I’ve never fully “gotten” the genius of Wong Kar Wai. In the Mood for Love was pretty, but it was painfully slow. Nevertheless, many critics (including Movie Habit contributor Breck Patty) found it brilliant.
So for the screening of 2046, I anticipated a slow pace and found much to like. And although I would be hard-pressed to give this film a blanket recommendation to American audiences, it is a gorgeous, rich film.
Round-Trip Ticket to the Future
R for sexual content
2046 is a sequel to In the Mood for Love, but only loosely. It stars the same actor playing the same character (Tony Leung Chiu Wai, Hero, playing Chow Mo-Wan), but the story line is very different.
The film takes place mostly in the late 1960s. There are flash-forwards to 2046 and flashbacks to some of Chow’s earlier love affairs, including one with a version of Mrs. Chan from the previous film.
According to one of Chow’s stories — he’s now a writer — the year 2046 is a twilight-zone paradise. People go there via a special train; they never leave, it never changes. People in his story assume 2046 is heaven, but to our narrator, and to us, it has the whiff of a cosmic trap.
The movie opens on our narrator, Chow, saying that he was the first to return from 2046; he went back to 1966 and started writing stories and articles. Chow may be narrating from the future, but he is also the writer who invented the future from which he narrates. This is not a puzzle you are supposed to solve. It just illustrates that 2046 is a movie with layers upon layers.
Looking for Love
Our writer got the number “2046” from an apartment where a girl he loved once lived. He tried to move in to the apartment after her tragic death, but it was unavailable and he had to settle for 2047. 2046 is also the year Hong Kong will be reunited with China. For the movie’s purposes, though, the number seems to stand, roughly, for Mr. Chow’s hopes.
The protagonist of Chow’s story is stuck on the train coming back from 2046, but it’s an endless voyage, a sort of Mobius tunnel where you keep moving forward but don’t actually get anywhere. On the train there are robotic women who service the male passengers, but they are incapable of love. That, to the passenger, is the greatest tragedy, riding forever, getting nowhere, having companionship, but never finding love.
The passenger is Chow’s own reflection. Chow himself is constantly looking for love in the 1960s. Through the film there are six women he loves, and none of them ends up being the woman for him. The press notes call Chow a womanizer, but I found him much more complex and sympathetic than that. He does love serially. But Chow just can’t bring himself to settle down, no matter how frustrating his loneliness becomes. Germaine Greer once said that men don’t pay prostitutes to have sex with them, they pay prostitutes to leave afterwards. That’s the situation that Chow needs, in spite of his longing for a more normal, settled life.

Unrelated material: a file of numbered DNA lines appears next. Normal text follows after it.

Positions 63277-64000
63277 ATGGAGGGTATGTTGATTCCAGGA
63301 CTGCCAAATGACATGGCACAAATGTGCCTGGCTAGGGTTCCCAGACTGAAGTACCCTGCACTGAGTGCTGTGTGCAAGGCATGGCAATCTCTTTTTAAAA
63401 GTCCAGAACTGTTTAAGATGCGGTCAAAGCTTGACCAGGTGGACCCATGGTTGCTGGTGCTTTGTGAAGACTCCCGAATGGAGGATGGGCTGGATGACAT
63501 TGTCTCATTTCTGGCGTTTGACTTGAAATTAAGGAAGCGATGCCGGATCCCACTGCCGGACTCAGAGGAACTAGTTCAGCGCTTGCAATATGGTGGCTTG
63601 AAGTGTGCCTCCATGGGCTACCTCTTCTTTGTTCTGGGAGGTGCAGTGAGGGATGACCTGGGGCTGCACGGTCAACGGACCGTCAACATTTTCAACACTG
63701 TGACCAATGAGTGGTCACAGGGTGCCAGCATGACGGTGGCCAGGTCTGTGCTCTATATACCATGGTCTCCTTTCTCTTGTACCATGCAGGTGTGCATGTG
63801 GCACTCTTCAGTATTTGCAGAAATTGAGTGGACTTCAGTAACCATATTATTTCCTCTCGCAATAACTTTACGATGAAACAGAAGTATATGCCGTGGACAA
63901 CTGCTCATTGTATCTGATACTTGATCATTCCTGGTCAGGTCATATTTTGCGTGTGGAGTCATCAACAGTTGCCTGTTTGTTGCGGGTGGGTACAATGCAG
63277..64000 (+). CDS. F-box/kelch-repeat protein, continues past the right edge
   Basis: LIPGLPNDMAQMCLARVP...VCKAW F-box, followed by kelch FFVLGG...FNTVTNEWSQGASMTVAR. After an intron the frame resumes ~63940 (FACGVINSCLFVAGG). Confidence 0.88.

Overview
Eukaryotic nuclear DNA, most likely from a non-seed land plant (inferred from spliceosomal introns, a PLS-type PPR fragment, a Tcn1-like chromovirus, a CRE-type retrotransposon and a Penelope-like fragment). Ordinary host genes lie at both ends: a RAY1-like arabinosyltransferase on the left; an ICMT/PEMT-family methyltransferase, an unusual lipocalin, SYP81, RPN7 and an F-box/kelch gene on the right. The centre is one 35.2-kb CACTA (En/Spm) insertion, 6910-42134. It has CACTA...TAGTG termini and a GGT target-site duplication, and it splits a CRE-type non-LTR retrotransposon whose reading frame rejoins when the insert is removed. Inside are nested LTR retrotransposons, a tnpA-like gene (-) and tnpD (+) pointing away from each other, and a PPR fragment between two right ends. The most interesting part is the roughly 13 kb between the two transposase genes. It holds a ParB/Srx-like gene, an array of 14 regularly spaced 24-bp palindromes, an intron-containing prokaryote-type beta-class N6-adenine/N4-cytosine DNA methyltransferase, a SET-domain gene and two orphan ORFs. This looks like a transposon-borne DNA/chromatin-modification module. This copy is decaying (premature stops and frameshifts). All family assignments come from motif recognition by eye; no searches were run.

In addition to the rich, layered drama there is some outstanding cinematography. Veteran Hong Kong cinematographer Christopher Doyle (Hero, Rabbit-Proof Fence) shot much of the movie, although two other photographers are credited as well: Lai Yiu-Fai and Kwan Pun Leung (Wong took so long to finish this film that Doyle lost patience and left the shoot). The look of the film is often voyeuristic. Lovers meet in a lonely corner of the screen, sometimes seen from around corners or through glass. The photography often makes the love seem forbidden.
There are also cinematic moments that are inspiring, although they probably sound gimmicky until you see them. There is an amazing shot at a restaurant where Chow is talking to one of his lovers. The camera dollies from her to him, then catches his half-reflection in an unseen beveled glass, just as he starts speaking. One could easily read some meaning into such a shot: maybe it’s a sign that the real Chow isn’t speaking, but rather some half-real reflection of the man. In any case, it’s the kind of wonderful photography that adds interest, depth, and meaning to a movie.
Wong uses some computer-generated footage for the scenes in 2046 and for the train, but it’s not nearly as impressive as the organic, earthy colors of the late 1960s. Nothing is white. Everything is warmed by orange light, olive-green paint, or rust and shadows. The hotel where Chow stays is grubby, with cardboard-thin walls. And yet the place seems warm and lived-in, not dank and cold.
Wong’s vision of the late 1960s is wonderful. The men are all smartly dressed in suits with neat, small ties. They have thin moustaches and pomaded, carefully controlled hairstyles. The women poof their hair and wear elegant robes or dresses. Everybody looks formal. Nobody looks casual. On the radio plays dance music from hot Latin countries and Nat King Cole at Christmas time. Wong’s 1960s are radically different from the futuristic world of 2046, and they are probably more foreign to modern audiences than his vision of the future, but they are more welcoming. Wong seems to find this era captivating and magnetic.
The editing in 2046 is also very good, although the slow pace may lose some audiences. Wong moves from 2046 to 1966 and back, not at random, but to tell the story of love. Flashes of memory and jumps to the future punctuate the smaller moments to help tell the complete story of Mr. Chow’s loneliness.
So Wong, So Right
So 2046 offers a lot to like. But like its predecessor, it doesn’t offer enough to love or to get excited about. It’s a must-see for fans of Wong Kar Wai, and recommended for the international movie lover.
But for meat-and-potatoes, four-movies-a-year Americans, I’m afraid Wong Kar Wai still won’t become a household name. 2046 is certainly an engaging drama and character study, but there isn’t much there to get behind and really get excited about, unless you already know and love Wong’s style.